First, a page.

FDA ignores WHO advice and approves US Covid-19 drug
Gilead Sciences ignored WHO evidence that Remdesivir fails to reduce Covid-19 mortality in the US FDA submission for the drug’s approval.
The United States Food and Drug Administration decision last week to approve Gilead Science’s Remdesivir as a Covid-19 treatment failed to consider the results of the recent WHO “Solidarity Trial” – which found no measurable benefits for the drug’s use – because the pharmaceutical company failed to include the study in its FDA submission for approval, WHO’s Chief Scientist said on Friday.
Speaking at a WHO press conference, Soumya Swaminathan also said that she hoped to see results from “one or two” viable Covid-19 vaccine candidates emerging by the end of this year. But like other experts, she cautioned that even if all goes well, a vaccine would only likely become available in the first quarter of 2021 to the highest risk groups – like health workers.
“Certainly in early 2021, I think we’re going to start seeing more and more results coming out. And somewhere in the first quarter of 2021, we’re talking about the world, there may be some vaccines available for the most high-risk groups in countries around the world,” said Swaminathan, repeating a frequent WHO call that the initial, limited supplies should be fairly distributed with front-line health workers around the world getting access first.
Evidence that Remdesivir doesn't work omitted. In terms of Gilead's omission of the WHO evidence on Remdesivir, Swaminathan said that WHO provided the results of its Solidarity Trial, the largest of the drug in the world, to Gilead Pharmaceuticals on 28 September, even before they had been publicly announced on 16 October by WHO: “but it appears that the Solidarity results were not considered, were not provided to the FDA.”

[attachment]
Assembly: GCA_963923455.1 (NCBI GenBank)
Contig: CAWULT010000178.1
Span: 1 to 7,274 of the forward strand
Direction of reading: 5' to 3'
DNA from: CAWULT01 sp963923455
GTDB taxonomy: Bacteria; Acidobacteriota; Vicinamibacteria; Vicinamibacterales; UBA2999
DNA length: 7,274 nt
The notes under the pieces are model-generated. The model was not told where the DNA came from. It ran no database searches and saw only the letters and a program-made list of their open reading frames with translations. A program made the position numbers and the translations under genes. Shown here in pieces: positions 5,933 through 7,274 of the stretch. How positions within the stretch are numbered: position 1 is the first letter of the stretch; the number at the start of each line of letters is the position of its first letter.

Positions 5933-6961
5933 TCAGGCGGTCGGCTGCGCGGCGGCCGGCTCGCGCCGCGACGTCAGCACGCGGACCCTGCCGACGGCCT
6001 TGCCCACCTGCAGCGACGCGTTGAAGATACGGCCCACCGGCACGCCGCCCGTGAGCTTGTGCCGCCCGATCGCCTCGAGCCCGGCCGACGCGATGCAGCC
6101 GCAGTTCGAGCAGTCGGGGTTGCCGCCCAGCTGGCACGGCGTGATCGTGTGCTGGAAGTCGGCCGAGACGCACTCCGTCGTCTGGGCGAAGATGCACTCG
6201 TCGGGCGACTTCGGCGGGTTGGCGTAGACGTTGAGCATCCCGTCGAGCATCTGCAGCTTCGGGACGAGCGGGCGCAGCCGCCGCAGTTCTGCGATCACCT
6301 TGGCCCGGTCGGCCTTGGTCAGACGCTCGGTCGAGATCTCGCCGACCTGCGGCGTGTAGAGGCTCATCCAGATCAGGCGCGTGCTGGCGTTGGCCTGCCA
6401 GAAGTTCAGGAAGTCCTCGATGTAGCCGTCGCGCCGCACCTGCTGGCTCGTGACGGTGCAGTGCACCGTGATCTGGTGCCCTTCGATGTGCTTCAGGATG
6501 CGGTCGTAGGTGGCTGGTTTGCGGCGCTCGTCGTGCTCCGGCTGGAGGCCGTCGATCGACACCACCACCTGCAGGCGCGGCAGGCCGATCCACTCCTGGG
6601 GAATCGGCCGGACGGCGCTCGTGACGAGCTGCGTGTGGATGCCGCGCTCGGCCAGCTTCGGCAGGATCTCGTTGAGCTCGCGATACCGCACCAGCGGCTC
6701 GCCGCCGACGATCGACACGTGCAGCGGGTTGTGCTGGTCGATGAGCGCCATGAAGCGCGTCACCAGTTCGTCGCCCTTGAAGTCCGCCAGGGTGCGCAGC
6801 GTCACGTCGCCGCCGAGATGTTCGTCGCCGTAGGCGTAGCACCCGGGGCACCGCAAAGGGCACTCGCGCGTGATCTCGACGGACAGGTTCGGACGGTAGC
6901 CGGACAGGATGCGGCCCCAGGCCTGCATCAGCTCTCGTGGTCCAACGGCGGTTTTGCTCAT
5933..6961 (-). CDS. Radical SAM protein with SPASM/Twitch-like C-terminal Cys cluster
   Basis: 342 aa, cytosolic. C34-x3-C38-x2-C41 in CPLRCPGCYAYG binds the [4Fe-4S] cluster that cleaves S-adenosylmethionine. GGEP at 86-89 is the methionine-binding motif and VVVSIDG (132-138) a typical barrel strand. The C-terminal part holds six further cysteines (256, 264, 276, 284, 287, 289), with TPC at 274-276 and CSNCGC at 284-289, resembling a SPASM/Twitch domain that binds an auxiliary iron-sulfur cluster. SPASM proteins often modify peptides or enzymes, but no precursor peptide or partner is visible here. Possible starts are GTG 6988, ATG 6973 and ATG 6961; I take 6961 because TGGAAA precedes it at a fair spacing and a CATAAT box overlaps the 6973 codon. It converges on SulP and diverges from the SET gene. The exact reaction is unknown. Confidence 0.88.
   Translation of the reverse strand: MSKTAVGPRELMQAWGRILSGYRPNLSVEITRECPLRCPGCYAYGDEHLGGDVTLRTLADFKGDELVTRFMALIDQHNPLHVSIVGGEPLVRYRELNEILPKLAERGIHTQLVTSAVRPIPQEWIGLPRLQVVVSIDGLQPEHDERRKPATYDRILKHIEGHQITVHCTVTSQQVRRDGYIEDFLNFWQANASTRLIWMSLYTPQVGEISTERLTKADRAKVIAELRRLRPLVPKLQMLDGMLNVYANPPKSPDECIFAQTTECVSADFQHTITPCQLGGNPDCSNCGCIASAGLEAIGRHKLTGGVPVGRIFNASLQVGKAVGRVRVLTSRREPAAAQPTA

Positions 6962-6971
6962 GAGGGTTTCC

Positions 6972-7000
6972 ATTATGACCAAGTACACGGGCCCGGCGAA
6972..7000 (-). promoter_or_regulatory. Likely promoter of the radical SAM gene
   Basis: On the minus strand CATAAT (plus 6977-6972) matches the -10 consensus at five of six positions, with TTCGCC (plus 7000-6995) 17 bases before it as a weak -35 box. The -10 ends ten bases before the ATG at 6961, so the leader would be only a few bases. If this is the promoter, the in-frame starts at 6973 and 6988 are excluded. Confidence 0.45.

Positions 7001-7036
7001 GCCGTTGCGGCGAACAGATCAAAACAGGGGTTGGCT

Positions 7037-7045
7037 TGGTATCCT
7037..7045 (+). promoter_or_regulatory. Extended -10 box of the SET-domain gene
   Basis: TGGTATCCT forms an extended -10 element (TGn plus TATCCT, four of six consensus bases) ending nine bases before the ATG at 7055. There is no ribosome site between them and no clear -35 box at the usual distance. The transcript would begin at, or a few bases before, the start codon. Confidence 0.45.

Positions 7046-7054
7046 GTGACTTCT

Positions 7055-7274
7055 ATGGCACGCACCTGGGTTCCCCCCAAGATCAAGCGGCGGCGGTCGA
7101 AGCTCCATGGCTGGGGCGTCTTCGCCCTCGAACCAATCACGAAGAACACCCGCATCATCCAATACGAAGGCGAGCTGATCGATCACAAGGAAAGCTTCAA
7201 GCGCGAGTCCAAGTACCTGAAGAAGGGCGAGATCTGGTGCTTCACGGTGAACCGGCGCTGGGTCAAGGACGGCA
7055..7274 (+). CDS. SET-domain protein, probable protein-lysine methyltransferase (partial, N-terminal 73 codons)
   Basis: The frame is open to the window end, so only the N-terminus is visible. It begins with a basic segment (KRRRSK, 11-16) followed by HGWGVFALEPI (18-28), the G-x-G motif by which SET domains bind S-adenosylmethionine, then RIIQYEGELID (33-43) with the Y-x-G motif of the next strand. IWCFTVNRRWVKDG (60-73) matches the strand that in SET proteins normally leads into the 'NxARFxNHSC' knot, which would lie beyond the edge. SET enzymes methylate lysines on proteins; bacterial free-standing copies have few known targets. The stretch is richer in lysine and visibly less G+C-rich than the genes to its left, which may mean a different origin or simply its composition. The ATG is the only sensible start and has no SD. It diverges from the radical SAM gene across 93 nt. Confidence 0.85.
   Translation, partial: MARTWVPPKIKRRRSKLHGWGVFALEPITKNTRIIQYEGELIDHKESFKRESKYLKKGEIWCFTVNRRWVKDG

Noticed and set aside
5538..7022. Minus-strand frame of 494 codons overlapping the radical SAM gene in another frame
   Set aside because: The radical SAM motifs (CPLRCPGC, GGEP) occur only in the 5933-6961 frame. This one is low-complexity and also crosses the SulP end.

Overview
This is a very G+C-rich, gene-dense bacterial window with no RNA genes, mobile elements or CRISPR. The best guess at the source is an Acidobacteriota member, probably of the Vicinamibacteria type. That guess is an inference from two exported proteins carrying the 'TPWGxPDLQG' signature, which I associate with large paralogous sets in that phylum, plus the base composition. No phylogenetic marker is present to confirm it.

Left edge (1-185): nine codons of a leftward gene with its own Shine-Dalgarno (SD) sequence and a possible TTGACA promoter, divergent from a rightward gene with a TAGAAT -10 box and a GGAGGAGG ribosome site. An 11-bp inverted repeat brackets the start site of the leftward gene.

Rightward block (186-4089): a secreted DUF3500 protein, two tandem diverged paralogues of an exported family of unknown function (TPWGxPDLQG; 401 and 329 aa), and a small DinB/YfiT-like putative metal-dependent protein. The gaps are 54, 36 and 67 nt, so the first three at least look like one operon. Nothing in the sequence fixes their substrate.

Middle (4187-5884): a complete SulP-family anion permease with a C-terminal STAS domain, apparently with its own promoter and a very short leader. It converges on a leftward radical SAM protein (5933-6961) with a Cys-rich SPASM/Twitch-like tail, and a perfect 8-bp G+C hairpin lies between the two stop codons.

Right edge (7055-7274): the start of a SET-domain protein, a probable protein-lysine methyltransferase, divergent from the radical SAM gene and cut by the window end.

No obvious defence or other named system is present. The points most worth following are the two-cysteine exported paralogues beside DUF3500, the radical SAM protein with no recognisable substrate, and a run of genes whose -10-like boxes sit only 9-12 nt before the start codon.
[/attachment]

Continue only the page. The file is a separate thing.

She also said: “What we understand from the FDA decision yesterday was that it was based on data submitted to them from Gilead, which did not include the Solidarity Trial results.”
The WHO Solidarity trial is the largest in the world to have been conducted on the experimental treatment, which was originally developed for Ebola but never approved. The WHO Solidarity Trial of the drug's use against the SARS-CoV-2 virus that causes Covid-19 involved 5,000 patients around the world, who were randomised to administration of the drug or the standard of care.
Even though the WHO sponsored trial was not double-blinded – investigators knew which patients were being administered the drug or not, it was still “very robust” Swaminathan said, “because we looked at endpoints like mortality, like death, which is not a soft endpoint. It’s not something you can fudge. We looked at progression to ventilation, which is again, very objective, ”she said.
“We looked at very important endpoints, like hospital mortality. No difference. Progression to ventilation – 92% of the people who entered this trial were not on mechanical ventilation… We looked at how many of those progressed to need ventilation. There were exactly the same numbers in the Remdesivir and the control arm.”
The trial also looked at the proportion of patients discharged from hospital after seven days - and there again, there was “no difference in those proportions” for people receiving Remdesivir and receiving those a standard of care, she said.